Demo showing how much centripetal error an IMU has without GPS or magnetometer

In this demo, Pat Hickey from Invensense does a demo on a turntable showing how much error you can expect from an IMU (in this case the MPU 3000 using the onboard Kalman filter) in a turn if you don't have a GPS or magnetometer to correct it. The answer is less than 10 degrees at .2G (12 inch turntable turning at 33rpm), which is a reasonable guess of what a plane would experience in a prolonged turn. 
This is relevant because the forthcoming Invensense MPU 6000 sensor with 3-axis gyros and 3-axis acclerometers on a single chip has a great onboard sensor fusion processor, which is attractive to use. But it doesn't have an on-board magnetometer or a good way to input GPS data into the sensor fusion processing, which could correct the inertial errors from centrifugal forces.
So what if you go without that correction? This demo suggests that the consequences might not be too bad. 

(demo filmed by me at the Wired offices)

Views: 1239

Comment by Ante Vukorepa on April 10, 2011 at 3:46pm
Interesting!
Stupid question, but... how was the cable connected to the module?

(also, poor poor turntable :)
Comment by Jack Crossfire on April 10, 2011 at 4:01pm
It's how we've done it since 2009.

Developer
Comment by Pat Hickey on April 10, 2011 at 5:07pm
Ante - The arm that goes over the top of the turntable has a slip ring for the USB signals.
Comment by Ante Vukorepa on April 10, 2011 at 5:33pm
Ah! Cool.
Looked like it, but thought USB physical layer might be too sensitive for something like that.

Developer
Comment by Doug Weibel on April 10, 2011 at 8:01pm

Magnetometer will not (by itself) help with centripetal correction.  A speed measurement is what is needed.  Vector speed, really.  With APM in a plane we make the assumption that the motion is along the fuselage axis (a reasonable assumption) and can then use a scalar speed measurement.

 

I am not enthused by the result presented, and we don't really need a turntable demo to tell us what will happen in a sustained turn in an airplane.  If the turn is coordinated then the load factor will always be perpendicular to the wings, the acceleration vector will depart from downward by the bank angle, and the steady state error in the IMU will equal the bank angle.  So, for example if you flew APM in Stabilize mode and held a 45 degree bank by hand for a while, then let the stick go the IMU would be off by 45 degrees and your "stabilization" would be shot.  As another approach to viewing the problem and a sanity check on the turntable "experiment";  I have flown the SkyFun with APM at bank angles up to 60 degrees.  At 60 degrees bank the load factor is 2g;s, translating to centripetal acceleration of about 1.7g's.  If the relationship from the turntable was linear, then you could expect an error of 80 degrees.  (It won't be that bad, just 60 degrees)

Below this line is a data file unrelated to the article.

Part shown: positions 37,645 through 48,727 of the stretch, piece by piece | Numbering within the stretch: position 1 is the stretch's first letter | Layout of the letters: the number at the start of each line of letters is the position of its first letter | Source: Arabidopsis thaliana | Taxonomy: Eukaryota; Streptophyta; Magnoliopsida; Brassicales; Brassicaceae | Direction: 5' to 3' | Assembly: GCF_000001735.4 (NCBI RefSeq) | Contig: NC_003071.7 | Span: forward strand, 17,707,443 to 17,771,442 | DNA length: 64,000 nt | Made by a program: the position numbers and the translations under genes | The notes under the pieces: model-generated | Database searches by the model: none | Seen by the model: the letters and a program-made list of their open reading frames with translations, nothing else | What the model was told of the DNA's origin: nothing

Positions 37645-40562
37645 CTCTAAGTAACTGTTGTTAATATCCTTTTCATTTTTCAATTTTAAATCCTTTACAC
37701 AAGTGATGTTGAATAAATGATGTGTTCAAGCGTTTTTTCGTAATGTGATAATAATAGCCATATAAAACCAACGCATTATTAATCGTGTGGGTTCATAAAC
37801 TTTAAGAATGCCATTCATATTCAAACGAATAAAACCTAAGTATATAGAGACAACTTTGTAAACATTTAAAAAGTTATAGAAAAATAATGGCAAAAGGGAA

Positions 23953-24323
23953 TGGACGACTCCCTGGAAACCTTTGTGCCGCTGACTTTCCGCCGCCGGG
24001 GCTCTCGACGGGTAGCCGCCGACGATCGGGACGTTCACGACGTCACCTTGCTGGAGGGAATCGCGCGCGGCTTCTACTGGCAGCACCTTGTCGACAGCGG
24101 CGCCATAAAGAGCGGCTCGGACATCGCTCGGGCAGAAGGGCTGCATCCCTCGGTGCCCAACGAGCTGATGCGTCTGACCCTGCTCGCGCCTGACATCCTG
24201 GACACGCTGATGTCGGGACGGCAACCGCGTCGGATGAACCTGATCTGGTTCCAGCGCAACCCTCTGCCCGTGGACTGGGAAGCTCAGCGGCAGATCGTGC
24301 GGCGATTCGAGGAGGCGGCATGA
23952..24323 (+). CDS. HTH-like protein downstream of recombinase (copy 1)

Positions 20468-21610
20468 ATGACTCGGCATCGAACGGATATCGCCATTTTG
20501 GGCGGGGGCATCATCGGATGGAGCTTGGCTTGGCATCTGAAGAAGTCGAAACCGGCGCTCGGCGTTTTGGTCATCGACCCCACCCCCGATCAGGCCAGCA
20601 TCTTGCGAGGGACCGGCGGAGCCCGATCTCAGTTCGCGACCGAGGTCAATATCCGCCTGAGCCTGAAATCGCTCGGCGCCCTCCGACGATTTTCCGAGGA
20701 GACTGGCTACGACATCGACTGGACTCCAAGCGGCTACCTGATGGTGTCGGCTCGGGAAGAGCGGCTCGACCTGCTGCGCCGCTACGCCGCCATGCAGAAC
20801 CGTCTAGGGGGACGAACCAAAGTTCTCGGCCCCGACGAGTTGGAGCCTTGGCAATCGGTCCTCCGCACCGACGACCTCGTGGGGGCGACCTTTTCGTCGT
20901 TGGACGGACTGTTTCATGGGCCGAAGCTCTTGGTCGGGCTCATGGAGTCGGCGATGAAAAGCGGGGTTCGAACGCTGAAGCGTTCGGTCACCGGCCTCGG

Developer
Comment by Pat Hickey on April 10, 2011 at 8:49pm

To correct for the centripetal acceleration effect on the MPL sensor fusion, you have two options:

- Calculate the magnitude of the radial force from your GPS/airspeed and the current rotation rate, find the resulting angle between gravity and apparent gravity (centripetal acceleration + gravity), pass that calculation through a low pass filter to matching the transient response of this error term in the MPL output (you can find a first order approximation experimentally with a rate table), and finally rotate the MPL output by this correction term.

- Calculate the accelerometer output due to centripetal acceleration using GPS/airspeed and current rotation rate, pass that calculated value to MPL to be set as the accelerometer bias (zero point) used during sensor fusion, and the MPL output will be corrected to remove the unwanted portion of the accelerometer measurement.

Comment by bGatti on April 10, 2011 at 9:28pm

@Doug,

Say, in your example, that you kept track externally of the "CIE" (centripetal induced error), by comparing the reported angle with the turn rate, can a single external scalar variable (CIE) be used to correct the reported output of the blackbox IMU?

 


Moderator
Comment by Mark Harrison on April 10, 2011 at 10:35pm

@1:26, Chris mentions that a 9-DOF unit can be used to  compensate for the centripetal error in the 6-DOF unit.

 

Could somebody kindly point me to a reference as to how the error compensation would be calculated?

 

Many TIA!


Developer
Comment by Doug Weibel on April 10, 2011 at 10:54pm

@Pat - I think your second option is the "good" solution for us.  We just need a message to allow us to do it.  Thanks!  I thought we would get that functionality, but the email thread going a while ago kind of fell apart so I wasn't sure.

 

@bGatti - possibly, but it would require a lot more horsepower than correcting the accelerometers for the current centripetal.  Correcting the accel bias is an instantaneous sort of calculation.  Calculating a correction to the blackbox IMU would require building a filter to try to match what the IMU is doing over time.

 

@Mark - Chris was mistaken.  You cannot correct for centripetal with just 3 more DOM/DOF from a magnetometer.  You need a measurement of speed and rotation.  Additional DOM can be helpful in a helicopter, etc to determine the direction of motion relative to the airframe, but you need more info than just the additional DOM from a magnetometer.


Developer
Comment by John Arne Birkeland on April 11, 2011 at 1:14am
I did some tests with the FY-20 IMU based leveler not long ago and it works just  with 6 DOF only and no GPS. Granted if you do a long high speed turn, it looks a bit weird with the wings tipping over the wrong way, but the plane stays in the air.

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